Dartmoor Park fights back against ‘selfish’ attempt by landowner to ban wild camping

Reasons why the UK could face a summer of travel misery

We use your sign-up to provide content in ways you’ve consented to and to improve our understanding of you. This may include adverts from us and 3rd parties based on our understanding. You can unsubscribe at any time. More info

Currently Dartmoor National Park is one of the only places in England where people are permitted to wild camp. Campers must take all their litter and vow to leave no trace.

Alexander Darwall and his wife Diana own 2,784 acres of land in south Dartmoor, according to a report in The Guardian.

The pair have now launched a legal challenge questioning whether people have the right to wild camp on Dartmoor.

In the legal documents, the couple claim: “There is an additional requirement that the camping regulated by the defendant [the park authority] must only take place in areas where the landowners consent and subject to whatever additional conditions and requirements the landowners may stipulate in return for their consent.”

Kevin Bishop, the park’s chief executive, told The Guardian that the authority would not bow to pressure to ban wild camping.

In a statement, Dartmoor National Park said to Express.co.uk: “Stall Moor on Dartmoor is registered common land and one of the areas where you can wild camp.  A right that has been enjoyed for many years.

“The owners of Stall Moor have issued a claim in the High Court for a “declaration” that section 10 of the Dartmoor Commons Act 1985 Act does not authorise wild camping, but only recreation “on the move”. 

“The National Park Authority is defending this claim. Section 10 of the Dartmoor Commons Act 1985 grants the public “a right of access” to the commons “on foot and on horseback for the purpose of open-air recreation.

“The Act also gave the National Park Authority the right to make byelaws to control recreation on the commons. 

“National Parks exist to promote opportunities for the understanding and enjoyment of their special qualities. Wild camping is a form of outdoor recreation which promotes that, and section 10 should be interpreted as authorising that activity. 

“Wild or backpack camping is as it sounds – carrying all you need in a rucksack and camping ‘off grid’ without any of the facilities of formal pitches etc. You can backpack camp for one or two nights on some commons well away from roads, individual buildings or settlements using a ‘no impact’ approach, following the backpack camping code.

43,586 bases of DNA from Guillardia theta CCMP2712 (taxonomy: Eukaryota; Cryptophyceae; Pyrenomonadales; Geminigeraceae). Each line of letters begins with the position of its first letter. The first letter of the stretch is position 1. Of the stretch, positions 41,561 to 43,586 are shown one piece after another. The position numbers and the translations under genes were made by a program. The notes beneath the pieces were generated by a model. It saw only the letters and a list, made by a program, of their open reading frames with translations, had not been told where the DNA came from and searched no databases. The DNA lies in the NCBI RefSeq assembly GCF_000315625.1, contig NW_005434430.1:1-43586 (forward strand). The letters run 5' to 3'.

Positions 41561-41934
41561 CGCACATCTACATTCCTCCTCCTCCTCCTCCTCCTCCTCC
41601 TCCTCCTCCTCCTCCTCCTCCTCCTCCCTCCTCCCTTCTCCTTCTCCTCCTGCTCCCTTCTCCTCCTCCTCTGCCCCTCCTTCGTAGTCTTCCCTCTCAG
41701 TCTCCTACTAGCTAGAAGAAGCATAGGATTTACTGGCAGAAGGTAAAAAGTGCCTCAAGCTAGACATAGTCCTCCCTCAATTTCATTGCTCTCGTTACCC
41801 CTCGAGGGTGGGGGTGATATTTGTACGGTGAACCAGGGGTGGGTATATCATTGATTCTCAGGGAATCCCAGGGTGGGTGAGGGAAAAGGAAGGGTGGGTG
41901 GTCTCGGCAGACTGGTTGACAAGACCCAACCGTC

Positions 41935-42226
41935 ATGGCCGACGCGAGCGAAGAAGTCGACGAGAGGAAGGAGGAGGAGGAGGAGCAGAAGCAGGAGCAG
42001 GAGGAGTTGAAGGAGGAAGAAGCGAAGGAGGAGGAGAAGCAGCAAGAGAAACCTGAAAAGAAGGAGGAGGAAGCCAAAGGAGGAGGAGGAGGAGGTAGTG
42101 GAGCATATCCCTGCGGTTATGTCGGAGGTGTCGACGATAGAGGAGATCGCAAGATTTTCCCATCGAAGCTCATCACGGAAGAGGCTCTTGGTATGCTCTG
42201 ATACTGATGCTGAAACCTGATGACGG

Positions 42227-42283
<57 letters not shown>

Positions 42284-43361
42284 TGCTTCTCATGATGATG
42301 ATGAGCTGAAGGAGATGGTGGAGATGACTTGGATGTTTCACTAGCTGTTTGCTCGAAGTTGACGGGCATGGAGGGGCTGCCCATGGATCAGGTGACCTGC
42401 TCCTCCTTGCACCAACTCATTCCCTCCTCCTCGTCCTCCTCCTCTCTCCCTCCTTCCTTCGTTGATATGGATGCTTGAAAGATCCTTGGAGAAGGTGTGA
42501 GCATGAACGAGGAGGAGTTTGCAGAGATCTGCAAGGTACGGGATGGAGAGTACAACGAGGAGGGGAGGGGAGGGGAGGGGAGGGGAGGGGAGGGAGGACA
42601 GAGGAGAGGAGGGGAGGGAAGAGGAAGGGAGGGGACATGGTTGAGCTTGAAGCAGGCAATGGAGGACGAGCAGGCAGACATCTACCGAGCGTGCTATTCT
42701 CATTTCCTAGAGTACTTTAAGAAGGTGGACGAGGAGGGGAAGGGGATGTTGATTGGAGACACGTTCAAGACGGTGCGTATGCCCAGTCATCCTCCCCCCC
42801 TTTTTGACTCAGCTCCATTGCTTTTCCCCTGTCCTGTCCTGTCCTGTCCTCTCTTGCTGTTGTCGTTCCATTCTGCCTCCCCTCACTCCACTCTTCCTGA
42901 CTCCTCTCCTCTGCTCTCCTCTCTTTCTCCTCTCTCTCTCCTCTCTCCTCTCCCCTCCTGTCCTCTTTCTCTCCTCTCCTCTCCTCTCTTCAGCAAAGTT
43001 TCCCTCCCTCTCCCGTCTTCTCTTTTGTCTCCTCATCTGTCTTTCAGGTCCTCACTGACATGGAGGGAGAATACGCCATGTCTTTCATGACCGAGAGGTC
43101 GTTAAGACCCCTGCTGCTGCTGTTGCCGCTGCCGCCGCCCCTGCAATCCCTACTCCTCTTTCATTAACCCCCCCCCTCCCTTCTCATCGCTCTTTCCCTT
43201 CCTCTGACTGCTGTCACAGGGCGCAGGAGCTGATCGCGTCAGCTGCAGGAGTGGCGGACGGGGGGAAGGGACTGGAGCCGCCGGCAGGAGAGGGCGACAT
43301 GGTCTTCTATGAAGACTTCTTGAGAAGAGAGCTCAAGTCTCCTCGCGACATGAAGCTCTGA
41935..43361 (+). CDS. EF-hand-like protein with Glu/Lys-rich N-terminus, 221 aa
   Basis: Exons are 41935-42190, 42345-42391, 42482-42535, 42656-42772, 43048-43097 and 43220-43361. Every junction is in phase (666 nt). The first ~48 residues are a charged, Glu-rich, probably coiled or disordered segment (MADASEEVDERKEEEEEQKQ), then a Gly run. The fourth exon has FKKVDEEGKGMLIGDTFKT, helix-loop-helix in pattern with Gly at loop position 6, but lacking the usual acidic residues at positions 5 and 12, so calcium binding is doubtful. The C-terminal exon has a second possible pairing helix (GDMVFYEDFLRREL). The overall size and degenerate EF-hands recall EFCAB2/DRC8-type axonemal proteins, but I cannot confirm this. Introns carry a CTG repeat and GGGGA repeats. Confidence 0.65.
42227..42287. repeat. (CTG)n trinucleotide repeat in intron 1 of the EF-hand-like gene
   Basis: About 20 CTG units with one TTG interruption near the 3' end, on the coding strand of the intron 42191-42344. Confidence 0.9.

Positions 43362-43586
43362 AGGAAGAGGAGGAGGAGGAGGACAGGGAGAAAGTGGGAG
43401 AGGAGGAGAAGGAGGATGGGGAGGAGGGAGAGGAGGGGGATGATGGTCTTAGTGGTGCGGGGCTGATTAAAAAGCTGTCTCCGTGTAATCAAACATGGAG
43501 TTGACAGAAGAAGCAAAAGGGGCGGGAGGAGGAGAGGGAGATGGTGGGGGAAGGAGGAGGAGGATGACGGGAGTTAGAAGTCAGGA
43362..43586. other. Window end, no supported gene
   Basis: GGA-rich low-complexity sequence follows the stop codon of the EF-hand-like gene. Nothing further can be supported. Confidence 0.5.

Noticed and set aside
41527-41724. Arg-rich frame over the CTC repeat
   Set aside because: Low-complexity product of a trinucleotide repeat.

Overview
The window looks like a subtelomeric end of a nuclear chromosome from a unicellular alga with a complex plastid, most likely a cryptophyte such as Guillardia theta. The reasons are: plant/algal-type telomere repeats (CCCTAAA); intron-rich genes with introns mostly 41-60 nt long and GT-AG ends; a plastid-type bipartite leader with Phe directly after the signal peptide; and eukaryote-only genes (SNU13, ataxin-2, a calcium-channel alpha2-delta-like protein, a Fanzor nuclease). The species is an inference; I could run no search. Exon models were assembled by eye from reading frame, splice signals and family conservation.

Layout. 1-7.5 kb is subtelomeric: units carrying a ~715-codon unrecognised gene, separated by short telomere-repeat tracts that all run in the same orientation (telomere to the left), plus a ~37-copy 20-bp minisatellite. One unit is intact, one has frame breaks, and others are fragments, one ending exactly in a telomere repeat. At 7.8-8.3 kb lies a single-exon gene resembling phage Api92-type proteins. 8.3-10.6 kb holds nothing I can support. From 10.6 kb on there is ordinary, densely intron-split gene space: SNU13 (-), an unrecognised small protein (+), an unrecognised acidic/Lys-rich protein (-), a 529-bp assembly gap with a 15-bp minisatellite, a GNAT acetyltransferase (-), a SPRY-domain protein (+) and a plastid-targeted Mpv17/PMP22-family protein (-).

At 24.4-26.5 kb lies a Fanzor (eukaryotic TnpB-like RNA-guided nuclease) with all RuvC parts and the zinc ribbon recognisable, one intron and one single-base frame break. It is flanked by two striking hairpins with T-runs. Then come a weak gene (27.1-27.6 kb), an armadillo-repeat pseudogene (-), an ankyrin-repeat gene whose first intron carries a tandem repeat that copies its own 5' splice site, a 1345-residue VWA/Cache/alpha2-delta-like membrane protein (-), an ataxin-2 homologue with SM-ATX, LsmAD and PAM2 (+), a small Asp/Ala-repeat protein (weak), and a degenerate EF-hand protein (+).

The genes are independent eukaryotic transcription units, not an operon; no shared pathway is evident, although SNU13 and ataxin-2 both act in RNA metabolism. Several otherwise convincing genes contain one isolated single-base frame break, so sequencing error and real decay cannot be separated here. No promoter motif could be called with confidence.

“People can plan long walking routes that will involve an overnight wild camp as part of this, taking care to leave no trace. Wild camping enables walkers to explore, and experience to the full, wild and remote corners of the National Park, which they simply could not do if restricted to day trips and formal camp sites.

“Wild camping as part of a long walking expedition has always been a key part of how people enjoy Dartmoor and is an important part of challenge events like Ten Tors. The National Park Authority believe that a challenge in respect of section 10 of the Dartmoor Commons Act 1985 is incorrect, has been made far too late, and should be dismissed.”

A spokesperson for the Darwalls told The Guardian the claim was: “Just asking the Dartmoor National Park Authority to cooperate with those who are responsible for looking after the land and the environment.”

They added: “I am sure that in all circumstances wild camping could continue on Dartmoor, though it depends in part on the DNPA.”

The claim caused controversy online as wild campers reacted to the threat of a ban on Dartmoor.

Ian Acheson tweeted: “I’m one of thousands of people who wild camp responsibly every year in southern England’s last wilderness.

“We’ll be damned if we’ll let some selfish hedge fund manager take away those rights.”

Madeleine Worral tweeted: “At a time of raging inequality, what a loathsome legal challenge. More money than sense.”

Lewis Winks tweeted: “Wild camping on Dartmoor offers a quality of time spent outdoors in ways otherwise off limits elsewhere.

“It’s vital that we defend these bylaws and seek to expand, not diminish, public access to nature and a right to roam.”

The Dartmoor Preservation Authority tweeted: “This case is almost unbelievable at a time when the benefits from time spent outside enjoying nature are more important than ever before.

“The DPA has been providing information to help the Dartmoor National Park Authority fight this case.”

For many campers, Dartmoor is special as it is one of the only places in England where it’s possible to camp off grid.

Source: Read Full Article